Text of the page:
CBS is bringing back "Murphy Brown" and its original star Candice Bergen, picking up 13 episodes for the next TV season. At this rate there won't be any original shows on broadcast TV within a decade.
At least it seems that way. As overall TV consumption continues to fragment and it remains difficult to count viewers on nontraditional platforms, broadcasters are becoming increasingly desperate to find built-in audiences through revivals of former hits.
"Murphy Brown" joins a growing list of old series made new, including "Will & Grace" on NBC, "Roseanne" on ABC and "Dynasty" on The CW. CBS brought back "MacGyver"; Fox rebooted both "The X-Files" and "Prison Break." And of course ABC is re-igniting "American Idol" just two years after its run on Fox ended.
(Netflix, which has helped drive broadcasters back to the vaults, isn't above borrowing from TV's past: It has made three seasons of the "Full House" reboot "Fuller House.")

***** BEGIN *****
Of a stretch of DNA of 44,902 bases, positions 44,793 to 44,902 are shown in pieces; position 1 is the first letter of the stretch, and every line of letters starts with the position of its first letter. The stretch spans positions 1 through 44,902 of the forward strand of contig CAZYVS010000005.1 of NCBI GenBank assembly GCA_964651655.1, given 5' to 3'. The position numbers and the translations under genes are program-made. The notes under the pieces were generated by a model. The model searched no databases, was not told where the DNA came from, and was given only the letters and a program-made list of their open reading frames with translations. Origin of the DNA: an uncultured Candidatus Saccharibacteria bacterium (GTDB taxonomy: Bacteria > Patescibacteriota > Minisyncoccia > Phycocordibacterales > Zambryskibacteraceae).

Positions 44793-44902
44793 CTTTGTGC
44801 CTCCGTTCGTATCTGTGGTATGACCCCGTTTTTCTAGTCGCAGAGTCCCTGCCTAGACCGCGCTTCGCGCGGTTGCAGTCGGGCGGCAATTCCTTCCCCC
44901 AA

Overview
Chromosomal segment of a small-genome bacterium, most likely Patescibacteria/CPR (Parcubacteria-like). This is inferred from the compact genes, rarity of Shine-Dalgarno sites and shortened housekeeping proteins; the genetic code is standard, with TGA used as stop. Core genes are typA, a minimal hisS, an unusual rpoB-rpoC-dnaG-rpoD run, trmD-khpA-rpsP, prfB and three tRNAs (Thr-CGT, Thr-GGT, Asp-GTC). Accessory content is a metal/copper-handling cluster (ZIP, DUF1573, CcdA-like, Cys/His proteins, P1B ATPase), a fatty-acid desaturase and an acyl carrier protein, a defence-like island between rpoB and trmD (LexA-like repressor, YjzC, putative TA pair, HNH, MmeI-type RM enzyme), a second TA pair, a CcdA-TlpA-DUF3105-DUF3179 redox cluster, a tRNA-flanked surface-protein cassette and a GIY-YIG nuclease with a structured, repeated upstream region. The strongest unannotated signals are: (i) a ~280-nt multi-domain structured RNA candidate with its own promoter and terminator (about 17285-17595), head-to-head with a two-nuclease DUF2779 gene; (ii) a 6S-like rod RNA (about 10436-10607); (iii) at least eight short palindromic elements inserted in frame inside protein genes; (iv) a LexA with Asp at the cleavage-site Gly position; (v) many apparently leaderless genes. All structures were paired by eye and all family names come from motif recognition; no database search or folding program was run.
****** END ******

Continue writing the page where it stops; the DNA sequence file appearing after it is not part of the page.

To be sure, many recent revivals of former hits have performed well against today's standards. "Will & Grace" returned to NBC this season to 10.2 million viewers, and while viewership subsequently declined, it still returned from a one-month hiatus in December to just over 7 million viewers.
The final season of "Murphy Brown" aired in 1998.
The revival of the series, about an investigative journalist and TV anchor, comes as microscopic attention is being paid to the world of cable news and the phrase "fake news" is uttered seemingly every day by President Trump.